Monday, June 05, 2017


As I look back over the many years I lived, I wonder what I learned from it all. I wonder what was imparted to me, and if I have imparted anything in anyone else.

Looking back at all the many people that walked through my life and what they said and did, I realize how rich life has been and can be. But no matter what phase of my life I gather to, it always takes me back to those wonderful people with the accents that filled my heart, my soul and my future with a rich understanding that life is art. My grandparents, the very people who dared to cross the ocean in a foreign transport, a ship that took them away from their homes and little villages, from the comfort of their foods and familiar voices, and left them standing on the shores of a new land as complete strangers, yearning for all the things they remember and left behind, including those who they loved, maybe second-guessing their decision.

More often than not, when they struggled for acceptance, building a dream with a job, place to live and children, were always reaching for the light, stretching mightily to hold that light, bask in its warmth and hand it off to their offspring. But it wasn't just a ‘light', it was a symbol of their sacrifice and labor, their love, and their lives. It shone in their eyes and said: "Yes, I am American now!"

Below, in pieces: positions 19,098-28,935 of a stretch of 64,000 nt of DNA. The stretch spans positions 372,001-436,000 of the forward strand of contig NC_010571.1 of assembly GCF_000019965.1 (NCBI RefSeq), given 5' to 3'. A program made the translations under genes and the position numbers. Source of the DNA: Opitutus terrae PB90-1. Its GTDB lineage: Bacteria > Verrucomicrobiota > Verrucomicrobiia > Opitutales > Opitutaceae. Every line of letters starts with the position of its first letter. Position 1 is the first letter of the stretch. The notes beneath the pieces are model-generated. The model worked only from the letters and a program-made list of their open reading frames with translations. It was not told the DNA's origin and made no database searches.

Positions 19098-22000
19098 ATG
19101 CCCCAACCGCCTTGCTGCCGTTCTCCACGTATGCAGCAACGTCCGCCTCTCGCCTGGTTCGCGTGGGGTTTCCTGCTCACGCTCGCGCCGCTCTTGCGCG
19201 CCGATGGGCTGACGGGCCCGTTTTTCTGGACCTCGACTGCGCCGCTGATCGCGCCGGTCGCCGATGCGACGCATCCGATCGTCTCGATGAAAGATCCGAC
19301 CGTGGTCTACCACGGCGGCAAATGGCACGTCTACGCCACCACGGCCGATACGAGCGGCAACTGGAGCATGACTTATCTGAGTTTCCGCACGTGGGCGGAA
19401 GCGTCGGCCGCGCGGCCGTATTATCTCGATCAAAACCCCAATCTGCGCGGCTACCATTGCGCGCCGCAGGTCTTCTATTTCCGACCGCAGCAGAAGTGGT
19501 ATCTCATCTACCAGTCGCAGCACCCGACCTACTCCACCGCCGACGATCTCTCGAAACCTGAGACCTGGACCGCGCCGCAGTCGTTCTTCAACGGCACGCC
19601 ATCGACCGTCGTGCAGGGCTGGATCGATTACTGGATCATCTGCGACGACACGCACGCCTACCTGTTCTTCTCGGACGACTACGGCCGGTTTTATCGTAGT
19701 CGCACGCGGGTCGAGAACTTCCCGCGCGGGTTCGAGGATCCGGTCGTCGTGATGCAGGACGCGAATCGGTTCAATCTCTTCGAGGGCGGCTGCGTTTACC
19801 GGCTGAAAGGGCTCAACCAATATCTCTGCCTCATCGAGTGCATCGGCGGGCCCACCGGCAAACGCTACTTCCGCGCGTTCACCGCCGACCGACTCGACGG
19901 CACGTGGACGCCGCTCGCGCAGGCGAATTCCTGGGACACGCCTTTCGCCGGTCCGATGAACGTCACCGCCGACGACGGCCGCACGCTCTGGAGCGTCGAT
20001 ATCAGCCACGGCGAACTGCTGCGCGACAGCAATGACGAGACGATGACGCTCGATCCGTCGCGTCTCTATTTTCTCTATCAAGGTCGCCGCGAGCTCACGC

What did I inherit?

I inherited the realization that life is love, that love is a song that is played over, and over again in my heart and soul. It is the rich tapestry of the many strokes or layers of threads that gave me memories and smiles, tears and joy. It allowed me to pass on to my children that uniqueness that is my Italian culture, expanded with American ways of life that completed that very tapestry. Yet what I pass on can only be diluted, but not forgotten. Every Christmas time when my oldest boy was growing up, I taught him songs about the humor of being Italian in America. I told him about uncles and aunts and played for him, songs by Lou Monte, songs that made my Dad laugh and made me laugh because Dad was laughing.

Last Christmas I enjoyed my son introducing to his daughter, my granddaughter his Christmas favorite; Dominic the Christmas Donkey! A little part of my Dad, his Grandpa was passed on, I felt humbled.

Mom was a laugher and loved to sing to herself as she passed the dust rag over the furniture or stirred the pasta. She loved the Italian-American humor and she got her sense of humor from someone in her past.

But what did I inherit?

I guess I inherited her sense that to laugh is to live and to live is to love, to love is to sing in your heart because you can't live unless you love. That is the cycle of life that my grandparents gave her, then me, strangely before they even met me.


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